Mother Teresa

The Eleventh Station

Eleventh Station - Jesus is nailed to the cross

Do not go gentle into that good night,
Old age should burn and rave at close of day;
Rage, rage against the dying of the light.

Though wise men at their end know dark is right,
Because their words had forked no lightning they
Do not go gentle into that good night.

Good men, the last wave by, crying how bright
Their frail deeds might have danced in a green bay,
Rage, rage against the dying of the light.

Wild men who caught and sang the sun in flight,
And learn, too late, they grieved it on its way,
Do not go gentle into that good night.

Grave men, near death, who see with blinding sight
Blind eyes could blaze like meteors and be gay,
Rage, rage against the dying of the light.

And you, my father, there on the sad height,
Curse, bless, me now with your fierce tears, I pray.
Do not go gentle into that good night.
Rage, rage against the dying of the light.

Dylan Thomas

The Twelfth Station

Twelfth Station – Jesus Dies on the Cross

I remember the morning long ago
when I was brought down at the edge of the forest
severed from my roots.
Strong enemies seized me,
telling me to hold up their evil doers to the sky,
and made of me a spectacle.

Men bore me
on their shoulders and set me on a hill.
Many enemies held me fast there.
I saw the Lord of All coming swiftly
and with such courage to climb upon me.
I did not dare to bend or break then
when I saw the surface
of the earth tremble, for it was against my Lord’s desire.
Tumbling, I could have felled
all my enemies.
But I stood firm and true.

Then the young warrior, God Almighty Himself,
stripped, and stood firm and without flinching.
Bravely before the multitude He climbed upon the cross
to save the world.
I shivered when the hero clung to me.
but I dared not bend to the ground,
nor fall to the earth.
I had to stand firm.
I was a rood raised up.
I bore on high the mighty King,
the Lord of Heaven.
I dared not stoop.
They drove dark nails into me -
see these terrible injuries,
the open wounds of malice,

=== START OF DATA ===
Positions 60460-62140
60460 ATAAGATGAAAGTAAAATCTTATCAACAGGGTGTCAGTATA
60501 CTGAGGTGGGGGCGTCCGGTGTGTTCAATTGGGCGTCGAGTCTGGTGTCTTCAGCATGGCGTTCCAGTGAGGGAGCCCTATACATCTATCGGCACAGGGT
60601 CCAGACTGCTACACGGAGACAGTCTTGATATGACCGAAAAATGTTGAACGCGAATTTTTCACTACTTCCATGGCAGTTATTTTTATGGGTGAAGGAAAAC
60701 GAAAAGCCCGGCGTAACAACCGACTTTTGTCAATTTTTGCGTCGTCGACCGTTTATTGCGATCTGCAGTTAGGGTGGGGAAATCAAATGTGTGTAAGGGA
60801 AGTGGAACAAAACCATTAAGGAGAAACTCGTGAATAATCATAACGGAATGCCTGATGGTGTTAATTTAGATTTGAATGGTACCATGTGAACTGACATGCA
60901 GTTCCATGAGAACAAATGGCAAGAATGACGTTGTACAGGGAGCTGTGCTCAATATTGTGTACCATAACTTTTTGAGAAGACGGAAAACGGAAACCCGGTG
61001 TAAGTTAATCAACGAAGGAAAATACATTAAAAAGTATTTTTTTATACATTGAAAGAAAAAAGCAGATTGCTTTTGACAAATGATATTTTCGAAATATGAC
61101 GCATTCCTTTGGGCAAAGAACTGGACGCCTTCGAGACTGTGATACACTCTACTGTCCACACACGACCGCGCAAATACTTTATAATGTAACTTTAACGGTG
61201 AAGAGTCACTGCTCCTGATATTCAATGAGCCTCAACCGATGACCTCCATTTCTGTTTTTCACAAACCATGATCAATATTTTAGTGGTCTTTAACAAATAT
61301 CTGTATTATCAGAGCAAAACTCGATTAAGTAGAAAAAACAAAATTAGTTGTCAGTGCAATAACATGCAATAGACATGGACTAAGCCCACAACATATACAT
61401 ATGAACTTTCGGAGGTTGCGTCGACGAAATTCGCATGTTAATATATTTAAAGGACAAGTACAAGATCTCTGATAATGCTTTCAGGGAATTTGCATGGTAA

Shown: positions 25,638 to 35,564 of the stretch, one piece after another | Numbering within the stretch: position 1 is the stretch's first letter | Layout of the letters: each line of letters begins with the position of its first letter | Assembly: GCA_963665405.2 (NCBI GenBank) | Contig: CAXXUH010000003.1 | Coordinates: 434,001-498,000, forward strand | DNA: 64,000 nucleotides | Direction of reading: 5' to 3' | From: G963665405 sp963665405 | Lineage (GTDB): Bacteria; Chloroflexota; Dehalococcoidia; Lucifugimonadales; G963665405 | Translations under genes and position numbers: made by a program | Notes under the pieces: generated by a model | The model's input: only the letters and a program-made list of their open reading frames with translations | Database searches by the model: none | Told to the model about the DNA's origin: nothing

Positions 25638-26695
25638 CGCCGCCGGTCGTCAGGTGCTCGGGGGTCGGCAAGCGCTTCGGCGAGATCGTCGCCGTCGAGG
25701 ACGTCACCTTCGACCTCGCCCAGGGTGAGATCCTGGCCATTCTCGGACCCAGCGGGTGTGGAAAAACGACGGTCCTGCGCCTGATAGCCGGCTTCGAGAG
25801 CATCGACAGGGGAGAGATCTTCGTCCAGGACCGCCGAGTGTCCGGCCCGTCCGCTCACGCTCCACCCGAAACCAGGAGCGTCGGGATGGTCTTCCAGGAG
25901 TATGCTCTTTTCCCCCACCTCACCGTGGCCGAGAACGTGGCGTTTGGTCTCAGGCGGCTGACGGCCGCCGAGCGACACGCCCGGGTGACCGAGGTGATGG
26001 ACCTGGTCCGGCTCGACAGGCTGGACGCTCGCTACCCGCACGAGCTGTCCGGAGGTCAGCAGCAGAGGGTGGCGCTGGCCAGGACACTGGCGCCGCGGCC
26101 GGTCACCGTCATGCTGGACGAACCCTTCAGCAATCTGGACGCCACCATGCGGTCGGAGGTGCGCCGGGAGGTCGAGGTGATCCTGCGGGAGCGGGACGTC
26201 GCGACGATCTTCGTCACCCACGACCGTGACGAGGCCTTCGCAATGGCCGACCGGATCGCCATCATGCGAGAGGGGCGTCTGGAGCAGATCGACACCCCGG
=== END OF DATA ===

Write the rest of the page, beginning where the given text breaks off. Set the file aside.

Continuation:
I dared not injure the enemies.
They insulted us both and I was soaked in the blood
that ran from the Man’s side after He set His spirit free.

On that hill I saw and endured so much.
I saw the God of Hosts stretched on the rack.
I saw darkness covered the lifeless body of the ruler with clouds.
Against His shining radiance
Shadows swept across the land,
strange powers moved under the clouds.
All creation wept,
weeping and moaning for the death of the King.
For Christ was on the cross.

The Dream of The Rood (9thCentury AD)

Silence

The Thirteenth Station

Thirteenth Station - Jesus is taken down from the cross

So here I stand. It is as if everyone else has departed and I am alone at the foot of the cross. The day is almost over and Jesus waits upon me. He looks at me with such tenderness. He won’t make this decision for me. He just waits. And until that day when God gathers together all the scattered fragments of his creation he will go on waiting. His offer remains the same. There is nothing I need to do to earn it or deserve it. It is just there carried by this cross. I feel the weight of it. I see the extent of it; and I am faced with a choice. It is the same choice that every person faces or avoids; the same choice those criminals either side of him encountered as their lives inched towards death: shall we sneer, or shall we ask to be remembered?

Stephen Cottrell

The Fourteenth Station

Fourteenth Station - Jesus is laid in the tomb

Death, be not proud, though some have called thee
Mighty and dreadful; for thou art not so.
For those whom thou think'st thou dost overthrow
Die not, poor Death, nor yet canst thou kill me.
From rest and sleep, which but thy pictures be,
Much pleasure, then from thee much more must flow;
And soonest our best men with thee do go –
Rest of their bones, and soul's delivery.
Thou art slave to Fate, chance, kings and desperate men,
And dost with poison, war, and sickness dwell;
And poppy or charms can make us sleep as well
And better than thy stroke; why swellst thou then?
One short sleep past, we wake eternally
And death shall be no more; Death, thou shalt die.

John Donne

Conclusion

Lord Christ, the meaning of our lives lies in your confidence in us. We tell you: 'Lord I believe, come and help my lack of trust'. And you open for us a way of creation. Along this way, you show us how to create even with our own weaknesses.

Praise to the risen Christ who, knowing how poor and vulnerable we are, comes and prays in us the hymn of his unchanging confidence.

Brother Roger of Taizé

This year we shall be celebrating Holy Week and Easter differently because of the current Coronavirus situation. Please click on the links below to access the relevant pages.